Washington is one of thirty-two states that have amended their constitutions to include rights for crime victims.
Submitted by Attorney General Eikenberry, the amendment was passed by the 1989 legislature and ratified by 78% of voters in November 1989.
The amendment reads as follows:
ARTICLE 2, SECTION 35
RIGHTS OF CRIME VICTIMS.
Effective law enforcement depends on cooperation from victims of crime. To ensure victims a meaningful role in the criminal justice system and to accord them due dignity and respect, victims of crime are hereby granted the following basic and fundamental rights.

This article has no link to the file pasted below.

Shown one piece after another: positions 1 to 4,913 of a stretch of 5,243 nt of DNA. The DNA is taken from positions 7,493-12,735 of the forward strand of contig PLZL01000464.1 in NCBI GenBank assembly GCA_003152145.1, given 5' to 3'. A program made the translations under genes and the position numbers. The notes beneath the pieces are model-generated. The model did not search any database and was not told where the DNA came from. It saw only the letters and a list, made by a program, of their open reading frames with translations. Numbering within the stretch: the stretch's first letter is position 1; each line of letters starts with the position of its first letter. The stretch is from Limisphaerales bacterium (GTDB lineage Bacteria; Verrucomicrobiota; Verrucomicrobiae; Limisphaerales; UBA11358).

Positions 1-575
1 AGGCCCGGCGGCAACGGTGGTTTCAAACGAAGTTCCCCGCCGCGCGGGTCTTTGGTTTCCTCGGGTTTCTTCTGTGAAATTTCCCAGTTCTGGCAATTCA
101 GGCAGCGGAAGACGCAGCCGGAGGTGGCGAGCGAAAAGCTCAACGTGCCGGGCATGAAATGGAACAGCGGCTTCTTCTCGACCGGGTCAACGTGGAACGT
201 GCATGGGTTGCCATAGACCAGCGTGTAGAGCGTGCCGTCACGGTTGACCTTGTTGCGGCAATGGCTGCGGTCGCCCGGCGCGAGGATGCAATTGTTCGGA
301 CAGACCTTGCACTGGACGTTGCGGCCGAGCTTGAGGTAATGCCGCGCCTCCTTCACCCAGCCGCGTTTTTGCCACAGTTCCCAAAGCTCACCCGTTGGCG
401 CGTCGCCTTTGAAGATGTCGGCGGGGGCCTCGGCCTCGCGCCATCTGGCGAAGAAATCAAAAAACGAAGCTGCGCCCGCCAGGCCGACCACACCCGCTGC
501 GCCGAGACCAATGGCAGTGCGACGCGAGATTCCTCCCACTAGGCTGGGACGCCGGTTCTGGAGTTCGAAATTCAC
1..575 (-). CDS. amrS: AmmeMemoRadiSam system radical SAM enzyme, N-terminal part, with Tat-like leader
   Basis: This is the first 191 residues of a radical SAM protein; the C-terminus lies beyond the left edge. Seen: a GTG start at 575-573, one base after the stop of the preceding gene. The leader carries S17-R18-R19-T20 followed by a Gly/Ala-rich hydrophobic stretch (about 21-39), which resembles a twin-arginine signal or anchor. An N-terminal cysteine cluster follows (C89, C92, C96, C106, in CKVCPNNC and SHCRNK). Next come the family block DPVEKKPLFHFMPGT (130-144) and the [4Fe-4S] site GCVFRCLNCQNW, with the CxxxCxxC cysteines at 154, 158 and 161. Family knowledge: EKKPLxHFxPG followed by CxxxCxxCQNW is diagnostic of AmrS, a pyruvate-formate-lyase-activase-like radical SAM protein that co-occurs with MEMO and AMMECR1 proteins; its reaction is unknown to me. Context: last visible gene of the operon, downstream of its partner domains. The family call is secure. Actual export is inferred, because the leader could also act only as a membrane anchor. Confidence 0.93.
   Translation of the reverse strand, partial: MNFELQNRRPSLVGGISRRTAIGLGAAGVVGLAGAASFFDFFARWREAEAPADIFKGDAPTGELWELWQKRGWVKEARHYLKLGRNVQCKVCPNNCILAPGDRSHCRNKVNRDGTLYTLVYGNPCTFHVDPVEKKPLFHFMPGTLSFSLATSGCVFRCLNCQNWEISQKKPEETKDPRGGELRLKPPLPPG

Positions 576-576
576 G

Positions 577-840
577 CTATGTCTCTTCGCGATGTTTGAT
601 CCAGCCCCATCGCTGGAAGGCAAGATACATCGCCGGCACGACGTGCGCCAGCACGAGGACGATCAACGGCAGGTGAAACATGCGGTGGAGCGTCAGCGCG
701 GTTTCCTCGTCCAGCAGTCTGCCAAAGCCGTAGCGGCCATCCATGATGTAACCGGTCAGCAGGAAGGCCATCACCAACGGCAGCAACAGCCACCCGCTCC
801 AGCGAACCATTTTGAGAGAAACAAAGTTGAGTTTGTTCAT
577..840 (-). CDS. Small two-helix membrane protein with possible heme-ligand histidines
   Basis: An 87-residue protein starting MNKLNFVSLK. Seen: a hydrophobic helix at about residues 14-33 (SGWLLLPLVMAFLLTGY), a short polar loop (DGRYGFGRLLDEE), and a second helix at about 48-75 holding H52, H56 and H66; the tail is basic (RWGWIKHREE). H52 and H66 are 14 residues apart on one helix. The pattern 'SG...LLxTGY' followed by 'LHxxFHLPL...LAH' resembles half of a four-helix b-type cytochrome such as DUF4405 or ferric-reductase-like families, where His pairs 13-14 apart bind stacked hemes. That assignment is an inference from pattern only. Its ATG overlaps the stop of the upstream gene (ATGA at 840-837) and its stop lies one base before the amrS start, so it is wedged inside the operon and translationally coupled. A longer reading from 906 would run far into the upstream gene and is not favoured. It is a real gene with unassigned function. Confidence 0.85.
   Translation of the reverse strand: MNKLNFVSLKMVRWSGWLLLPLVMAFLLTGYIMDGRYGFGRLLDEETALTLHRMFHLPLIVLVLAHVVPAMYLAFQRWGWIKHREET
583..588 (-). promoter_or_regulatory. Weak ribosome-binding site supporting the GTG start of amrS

Upon notifying the prosecuting attorney, a victim of a crime charged as a felony shall have the right to be informed of and, subject to the discretion of the individual presiding over the trial or court proceedings, attend trial and all other court proceedings the defendant has the right to attend, and to make a statement at sentencing and at any proceeding where the defendant's release is considered, subject to the same rules of procedure which govern the defendant's rights. In the event the victim is deceased, incompetent, a minor, or otherwise unavailable, the prosecuting attorney may identify a representative to appear to exercise the victim's rights. This provision shall not constitute a basis for error in favor of a defendant in a criminal proceeding nor a basis for providing a victim or the victim's representative with court appointed counsel.